3. We produce entirely the electronics and the boxes. Although the boxes themselves look straightforward, the bellows replacement parts (pistons) are still under question. Do you have idea about something ready that could be used for this purpose? I don't feel like replacing bellows with any kind of mechanical stuff would make things cheaper neither natural. As about 3D milling you mention downloading CAD files. Do you have such CAD files or links to  them?
This might help us to estimate the possibility to produce boxes here locally.
 
Best Regards,
Jordan


#51 Don Taylor

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Posted 19 September 2014 - 10:27 AM

 


Does anyone (Łukasz?) have any notion of where we can get pressure-sensitive pistons to feed into the pressure measurement for dynamics?

 

 

You can buy pressure (or rather force) sensitive resistors that, I think, can be used to make such a piston:

 

09375-1.jpg

See: https://www.sparkfun.com/products/9375

 

Designing the push action would be very easy as you would just sandwich the resistor between two rods.  Not sure about the pull action as I believe that these things work by positive pressure only, not negative pressure, so some way to capture pull as a positive pressure would need to be designed. 

 

One could argue that you only need a push action as the piston ends do not actually move to give you a source of volume dynamics - push for louder, relax for softer, no pressure for silence.  However they are designed they are going to feel very different to a set of bellows.

 

 

You could also use tiny sonar distance measuring devices set inside a hollow tube that can slide in and out of a larger, concentric tube.  These look pretty nifty, but may consume too much power.

sku_133696_1.jpg

See: http://www.dx.com/p/...96#.VBxJsVc6vTw

 

Matthew:

 

Have you thought about contacting the S-Wave folks about making you a Hayden version of their 64B EC?  They appear to have solved all of the design problems that we have discussed over the last year and modifying their 64B EC to a 64B Hayden does not look that difficult on the surface.  Their EC is listed at 1600 sterling...

 

Don.



#52 MatthewVanitas

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Posted 19 September 2014 - 11:05 AM

Have you thought about contacting the S-Wave folks about making you a Hayden version of their 64B EC?  They appear to have solved all of the design problems that we have discussed over the last year and modifying their 64B EC to a 64B Hayden does not look that difficult on the surface.  Their EC is listed at 1600 sterling...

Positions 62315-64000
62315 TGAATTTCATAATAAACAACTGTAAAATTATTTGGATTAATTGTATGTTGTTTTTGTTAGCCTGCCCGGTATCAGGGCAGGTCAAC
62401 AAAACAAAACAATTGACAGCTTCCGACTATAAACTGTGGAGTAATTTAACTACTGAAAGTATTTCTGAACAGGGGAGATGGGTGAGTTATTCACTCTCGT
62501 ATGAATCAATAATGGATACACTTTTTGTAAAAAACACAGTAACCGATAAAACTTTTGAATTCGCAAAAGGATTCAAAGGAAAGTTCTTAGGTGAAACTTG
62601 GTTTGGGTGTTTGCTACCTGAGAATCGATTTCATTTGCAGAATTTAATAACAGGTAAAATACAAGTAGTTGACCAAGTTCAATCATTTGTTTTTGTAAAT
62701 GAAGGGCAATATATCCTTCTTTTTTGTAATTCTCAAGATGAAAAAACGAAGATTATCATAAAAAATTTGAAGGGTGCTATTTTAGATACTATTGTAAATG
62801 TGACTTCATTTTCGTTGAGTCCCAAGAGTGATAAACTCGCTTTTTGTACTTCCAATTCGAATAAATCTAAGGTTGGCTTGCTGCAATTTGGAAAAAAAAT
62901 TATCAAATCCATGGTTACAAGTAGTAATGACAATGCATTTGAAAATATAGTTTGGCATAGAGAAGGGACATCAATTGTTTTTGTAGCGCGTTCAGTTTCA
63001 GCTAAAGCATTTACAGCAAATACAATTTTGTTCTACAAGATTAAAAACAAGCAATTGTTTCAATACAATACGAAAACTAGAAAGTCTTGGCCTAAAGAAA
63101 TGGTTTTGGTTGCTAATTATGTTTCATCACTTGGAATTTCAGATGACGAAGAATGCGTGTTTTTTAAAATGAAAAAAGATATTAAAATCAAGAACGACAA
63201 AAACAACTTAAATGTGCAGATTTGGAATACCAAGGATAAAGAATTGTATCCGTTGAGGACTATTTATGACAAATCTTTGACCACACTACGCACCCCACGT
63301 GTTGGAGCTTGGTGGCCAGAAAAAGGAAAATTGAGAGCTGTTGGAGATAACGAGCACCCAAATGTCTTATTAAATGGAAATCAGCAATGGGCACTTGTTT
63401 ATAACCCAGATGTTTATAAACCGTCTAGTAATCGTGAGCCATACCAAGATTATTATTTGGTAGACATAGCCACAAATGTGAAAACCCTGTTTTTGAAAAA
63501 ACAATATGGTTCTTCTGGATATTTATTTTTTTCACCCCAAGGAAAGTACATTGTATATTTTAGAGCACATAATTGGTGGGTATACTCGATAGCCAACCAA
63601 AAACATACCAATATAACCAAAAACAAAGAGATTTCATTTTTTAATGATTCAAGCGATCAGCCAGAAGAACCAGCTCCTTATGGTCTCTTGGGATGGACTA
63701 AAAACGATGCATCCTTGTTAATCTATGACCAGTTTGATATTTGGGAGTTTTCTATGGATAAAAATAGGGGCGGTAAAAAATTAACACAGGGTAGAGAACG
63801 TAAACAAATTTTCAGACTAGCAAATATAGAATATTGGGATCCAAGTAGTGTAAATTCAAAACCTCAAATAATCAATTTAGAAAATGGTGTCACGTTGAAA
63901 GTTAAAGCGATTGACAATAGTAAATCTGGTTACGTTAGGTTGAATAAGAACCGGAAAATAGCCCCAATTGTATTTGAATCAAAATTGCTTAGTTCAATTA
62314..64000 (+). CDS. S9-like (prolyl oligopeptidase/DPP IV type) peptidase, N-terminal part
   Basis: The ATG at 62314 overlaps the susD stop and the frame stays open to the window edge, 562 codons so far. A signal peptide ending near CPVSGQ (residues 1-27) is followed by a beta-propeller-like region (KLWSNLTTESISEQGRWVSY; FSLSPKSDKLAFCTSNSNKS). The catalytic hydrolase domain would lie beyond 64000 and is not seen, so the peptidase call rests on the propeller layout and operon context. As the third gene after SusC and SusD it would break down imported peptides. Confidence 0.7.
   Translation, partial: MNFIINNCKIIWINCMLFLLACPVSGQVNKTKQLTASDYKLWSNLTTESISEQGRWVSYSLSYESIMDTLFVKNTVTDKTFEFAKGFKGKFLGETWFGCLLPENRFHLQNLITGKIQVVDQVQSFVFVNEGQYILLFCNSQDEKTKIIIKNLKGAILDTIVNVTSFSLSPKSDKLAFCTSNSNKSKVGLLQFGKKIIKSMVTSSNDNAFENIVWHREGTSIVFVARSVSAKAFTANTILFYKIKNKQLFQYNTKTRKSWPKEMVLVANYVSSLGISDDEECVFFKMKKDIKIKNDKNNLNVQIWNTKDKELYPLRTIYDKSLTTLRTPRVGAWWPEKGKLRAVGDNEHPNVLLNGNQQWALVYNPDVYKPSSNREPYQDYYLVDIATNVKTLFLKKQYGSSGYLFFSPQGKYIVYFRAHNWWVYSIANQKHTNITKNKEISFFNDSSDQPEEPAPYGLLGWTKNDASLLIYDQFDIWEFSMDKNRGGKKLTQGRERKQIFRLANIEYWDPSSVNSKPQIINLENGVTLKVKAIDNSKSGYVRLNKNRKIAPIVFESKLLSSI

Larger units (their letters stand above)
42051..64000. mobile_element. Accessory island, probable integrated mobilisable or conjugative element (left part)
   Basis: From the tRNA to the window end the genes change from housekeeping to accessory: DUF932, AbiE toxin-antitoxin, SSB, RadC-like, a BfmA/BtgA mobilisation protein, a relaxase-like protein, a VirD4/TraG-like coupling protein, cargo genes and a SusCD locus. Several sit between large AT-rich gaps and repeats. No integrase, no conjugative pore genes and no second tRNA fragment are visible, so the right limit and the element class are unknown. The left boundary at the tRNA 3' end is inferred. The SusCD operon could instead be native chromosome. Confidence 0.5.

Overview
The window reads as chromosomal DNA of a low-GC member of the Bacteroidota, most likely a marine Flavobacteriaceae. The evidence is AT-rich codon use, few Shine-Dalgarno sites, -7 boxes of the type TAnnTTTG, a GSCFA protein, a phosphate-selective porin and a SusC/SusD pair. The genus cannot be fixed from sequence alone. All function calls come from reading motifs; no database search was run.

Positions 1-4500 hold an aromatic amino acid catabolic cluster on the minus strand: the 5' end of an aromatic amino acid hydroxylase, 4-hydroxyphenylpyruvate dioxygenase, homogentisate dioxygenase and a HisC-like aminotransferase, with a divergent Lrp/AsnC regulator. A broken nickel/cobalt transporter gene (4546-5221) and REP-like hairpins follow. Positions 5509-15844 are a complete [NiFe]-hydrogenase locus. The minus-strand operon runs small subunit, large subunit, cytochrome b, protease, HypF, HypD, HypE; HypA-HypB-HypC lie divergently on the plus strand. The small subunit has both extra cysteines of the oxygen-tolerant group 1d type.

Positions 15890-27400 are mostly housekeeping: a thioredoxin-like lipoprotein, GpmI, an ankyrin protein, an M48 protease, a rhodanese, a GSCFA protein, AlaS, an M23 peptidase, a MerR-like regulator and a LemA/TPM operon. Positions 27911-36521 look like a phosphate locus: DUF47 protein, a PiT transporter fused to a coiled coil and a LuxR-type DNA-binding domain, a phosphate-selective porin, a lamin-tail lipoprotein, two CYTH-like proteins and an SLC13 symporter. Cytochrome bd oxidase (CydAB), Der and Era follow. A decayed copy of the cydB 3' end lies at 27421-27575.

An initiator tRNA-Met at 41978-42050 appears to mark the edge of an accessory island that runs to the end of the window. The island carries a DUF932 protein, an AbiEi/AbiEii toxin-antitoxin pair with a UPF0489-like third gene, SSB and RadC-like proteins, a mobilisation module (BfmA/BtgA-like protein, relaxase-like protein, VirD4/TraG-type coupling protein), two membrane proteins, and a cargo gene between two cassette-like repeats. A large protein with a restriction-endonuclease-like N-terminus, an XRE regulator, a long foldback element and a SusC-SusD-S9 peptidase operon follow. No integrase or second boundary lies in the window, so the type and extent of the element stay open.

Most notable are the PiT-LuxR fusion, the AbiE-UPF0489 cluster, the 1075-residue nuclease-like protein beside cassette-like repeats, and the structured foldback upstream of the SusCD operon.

I spoke with Dean Onyon back in spring, and he's not in a position to gin up the S-Wave in any system other than English, plus difficulty of amortizing a new design, etc.

 

If Dean really isn't keen, I suppose I could ask him if he has any advice for OTS parts that form the "pressure sensor" for his bellows-replacement. I know Łukasz and others had expressed concern about having only one sensor and losing out on control subtleties, so not sure if we do need to have multiples, or whether one would actually be enough.



#53 Don Taylor

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Posted 19 September 2014 - 11:36 AM

If Dean really isn't keen, I suppose I could ask him if he has any advice for OTS parts that form the "pressure sensor" for his bellows-replacement. I know Łukasz and others had expressed concern about having only one sensor and losing out on control subtleties, so not sure if we do need to have multiples, or whether one would actually be enough.

 
Matthew:
 
I don't see the bellows as the only difficult design problem.  I cannot find any practical[*] solution for making button switches that fit under the Hayden layout on a concertina.

 

So if you are going ask him that kind of question then please ask him about his switches as well.

 

Don.

 

[*]  I can envisage some solutions but they are either too complex or require designing and building an action board like that of a real concertina - which is feasible but a lot of work for a hobbyist - too much for me anyway.



#54 MatthewVanitas

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Posted 19 September 2014 - 11:55 AM

I'll have to see if Dean is okay sharing trade info, which he well might if it's more of a passion for him than a livelihood, and since we're not fixing to make any run of Englishes that would compete with his.

 

So pressure sensors for the "bellows", and how to get enough buttons in small enough of a space, those are the two main puzzles? Is there somewhere written Brian's specifications for how large the buttons are and the distance between them?